Where Is Trump’s Great National Infrastructure Program Today?


The President during his campaign for the presidency talked of a $1 trillion program to repair our nation’s infrastructure—bridges, railroads, highways, etc. As it promised to put to work that large workforce idled by the present economy and require a long-absent bipartisan effort, most of us have awaited this event with considerable hope. The following information on where it stands was extracted from an  article in this Sunday’s New York Times—not too hopeful, unfortunately.

By GLENN THRUSH, July 23, 2017 for The New York Times

In the White House, Mr. Trump has continued to dangle the possibility of “a great national infrastructure program” that would create “millions” of new jobs as part of a public-private partnership to rival the public works achievements of Franklin Delano Roosevelt and Dwight D. Eisenhower. He chastises anyone who forgets to include it near the top of his to-do list, telling one recent visitor to the Oval Office, “Don’t forget about infrastructure!”. . .

Mr. Trump’s team has yet to produce the detailed plan he has promised to deliver “very soon,” and the president has yet to even name any members to a new board he claimed would greenlight big projects.

Unlike the transformative 20th-century efforts the president likes to cite at his rallies, any plan that eventually emerges will not rely exclusively on federal funds. Instead, it will try to use $200 billion in federal spending to attract an additional $800 billion in investment from private investors and local governments over the next 10 years.

Its hybrid nature is its greatest virtue. It’s also a drawback. Democrats and centrist Republicans remain skeptical of its limited scope. House conservatives remain hostile toward any big, new federal funding program. As a result, Mr. Trump’s top advisers and Republicans on the Hill are uncertain on how to proceed and unsure what is even possible given the party divisions exposed by the Obamacare repeal effort. . . .

“Infrastructure is in my opinion very popular,” the president said in April. “It’s going to be bipartisan. And I’m going to use it in another bill. That’s an important bill.”


“Right now, it doesn’t appear that they have a plan,” said Richard L. Trumka, president of the A.F.L.-C.I.O., who is pushing for more federal spending. “The president doesn’t know what his own party wants, and he’s not sure what he wants. He can’t get his own party to pony up the money for infrastructure.” . . .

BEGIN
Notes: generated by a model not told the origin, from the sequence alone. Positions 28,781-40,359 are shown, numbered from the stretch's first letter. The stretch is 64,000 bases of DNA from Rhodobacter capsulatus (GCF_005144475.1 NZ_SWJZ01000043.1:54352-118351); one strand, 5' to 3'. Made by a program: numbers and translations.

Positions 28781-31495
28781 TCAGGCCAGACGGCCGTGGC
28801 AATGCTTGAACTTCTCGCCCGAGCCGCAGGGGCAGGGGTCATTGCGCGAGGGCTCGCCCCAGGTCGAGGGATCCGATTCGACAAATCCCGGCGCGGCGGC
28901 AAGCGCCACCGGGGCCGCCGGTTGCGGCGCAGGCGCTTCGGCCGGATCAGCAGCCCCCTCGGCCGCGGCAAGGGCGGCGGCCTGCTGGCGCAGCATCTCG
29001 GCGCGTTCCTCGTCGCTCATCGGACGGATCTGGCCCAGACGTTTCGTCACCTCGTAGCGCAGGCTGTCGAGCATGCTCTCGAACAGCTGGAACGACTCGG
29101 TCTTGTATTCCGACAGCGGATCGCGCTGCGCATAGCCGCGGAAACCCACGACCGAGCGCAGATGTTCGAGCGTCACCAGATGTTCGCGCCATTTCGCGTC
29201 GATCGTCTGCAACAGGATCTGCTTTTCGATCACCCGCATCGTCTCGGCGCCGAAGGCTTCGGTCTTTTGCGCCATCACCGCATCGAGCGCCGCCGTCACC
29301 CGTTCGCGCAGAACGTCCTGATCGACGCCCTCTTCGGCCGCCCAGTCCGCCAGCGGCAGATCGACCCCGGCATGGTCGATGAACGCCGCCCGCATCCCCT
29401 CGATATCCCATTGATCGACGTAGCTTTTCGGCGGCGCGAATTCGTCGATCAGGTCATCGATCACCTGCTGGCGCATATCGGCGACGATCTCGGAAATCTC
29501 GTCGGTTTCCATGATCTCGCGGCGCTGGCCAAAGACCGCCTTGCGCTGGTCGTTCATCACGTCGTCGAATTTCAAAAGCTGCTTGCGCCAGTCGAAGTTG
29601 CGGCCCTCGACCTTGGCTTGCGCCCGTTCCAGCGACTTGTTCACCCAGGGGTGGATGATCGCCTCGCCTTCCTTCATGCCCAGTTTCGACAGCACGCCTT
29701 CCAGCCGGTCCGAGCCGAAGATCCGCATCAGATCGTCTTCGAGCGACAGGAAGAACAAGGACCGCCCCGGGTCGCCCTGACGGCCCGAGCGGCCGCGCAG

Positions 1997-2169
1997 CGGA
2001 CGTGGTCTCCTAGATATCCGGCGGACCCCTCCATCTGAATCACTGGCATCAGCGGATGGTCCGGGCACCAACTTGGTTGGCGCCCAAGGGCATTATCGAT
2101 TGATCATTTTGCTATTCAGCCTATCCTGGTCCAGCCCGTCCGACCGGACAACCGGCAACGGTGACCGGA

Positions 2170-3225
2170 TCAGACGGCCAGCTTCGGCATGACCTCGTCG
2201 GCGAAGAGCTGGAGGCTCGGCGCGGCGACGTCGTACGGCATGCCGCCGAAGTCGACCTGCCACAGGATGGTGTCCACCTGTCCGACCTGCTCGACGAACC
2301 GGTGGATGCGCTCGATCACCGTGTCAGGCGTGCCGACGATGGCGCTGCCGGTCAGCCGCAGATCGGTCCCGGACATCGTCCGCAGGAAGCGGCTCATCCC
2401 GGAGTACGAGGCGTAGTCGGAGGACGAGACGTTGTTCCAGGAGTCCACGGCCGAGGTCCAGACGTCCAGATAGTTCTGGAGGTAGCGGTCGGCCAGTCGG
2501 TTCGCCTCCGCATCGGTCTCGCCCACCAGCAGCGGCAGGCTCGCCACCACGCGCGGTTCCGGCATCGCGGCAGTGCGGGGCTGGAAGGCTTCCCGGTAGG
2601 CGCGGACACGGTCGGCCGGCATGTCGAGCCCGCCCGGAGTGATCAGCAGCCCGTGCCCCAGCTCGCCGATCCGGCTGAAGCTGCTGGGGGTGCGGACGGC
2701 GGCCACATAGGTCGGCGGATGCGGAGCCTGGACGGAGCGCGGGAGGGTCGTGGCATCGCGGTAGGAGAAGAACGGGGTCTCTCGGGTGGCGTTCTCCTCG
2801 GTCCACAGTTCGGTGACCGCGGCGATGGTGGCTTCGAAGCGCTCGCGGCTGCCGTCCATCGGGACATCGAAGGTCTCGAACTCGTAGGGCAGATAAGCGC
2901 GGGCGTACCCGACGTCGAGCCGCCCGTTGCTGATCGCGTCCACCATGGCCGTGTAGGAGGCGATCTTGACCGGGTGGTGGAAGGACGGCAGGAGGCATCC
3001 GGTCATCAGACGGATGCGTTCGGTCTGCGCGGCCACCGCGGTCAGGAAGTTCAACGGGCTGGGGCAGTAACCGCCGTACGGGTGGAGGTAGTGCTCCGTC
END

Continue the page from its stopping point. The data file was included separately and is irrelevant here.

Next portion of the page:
Mr. Trump plans to name members of the infrastructure panel in the coming weeks. But contrary to what he told The Wall Street Journal this year, the committee won’t have the authority to approve or reject projects, according to an administration official. Instead it will serve in a broader advisory capacity. . . .

Senate Democrats are increasingly unwilling to work with Mr. Trump on anything. Nor is there consensus among Republicans on how to proceed. . . .

The idea of an all-in-one bill combining tax reform and infrastructure also has internal skeptics. Treasury Secretary Steven Mnuchin shot it down at a meeting with House members recently, arguing that a combined tax and infrastructure bill was “too big to pass,” according to notes taken by an attendee. . . .

For his part, Mr. Trump is most concerned about being able to tell voters his plan hit the $1 trillion mark — raising concerns that the administration will simply include previously scheduled local projects in its overall tally to claim victory. . . .

The one thing that is not in dispute is the monumental need to do something. The American Society of Civil Engineers estimates that $4.6 trillion is needed to fix crumbling highways, bridges, transit systems and waterworks, and to build out the nation’s power grid and broadband networks.


But lawmakers from states with rural populations are concerned that local governments will have to collect tolls or raise fees to bankroll projects that are not profitable enough to attract big investors. “My concern is, that works very well for large urban states, but it’s not really feasible for rural states like Maine, where you simply can’t generate the same kind of revenue,” Senator Collins said. . . .

In the absence of a concrete proposal to sell, Mr. Trump’s staff has focused on what it can control — cutting regulations and harvesting “low-hanging fruit” to show some progress, in the words of one administration official. . . .

Mr. Trump ended the week with what seemed like a genuinely new, if modest, proposal: a plan to create a council to streamline federal permitting coupled with an online “dashboard” to track federal projects. . . .

One problem. A similar law was passed in 2015. The two senators who introduced the legislation — Senator Claire McCaskill, a Missouri Democrat, and Senator Rob Portman, an Ohio Republican — felt blindsided.

Someone simply forgot to give the two senators a heads-up — and the president veered off script to make the project seem as if it were his idea.


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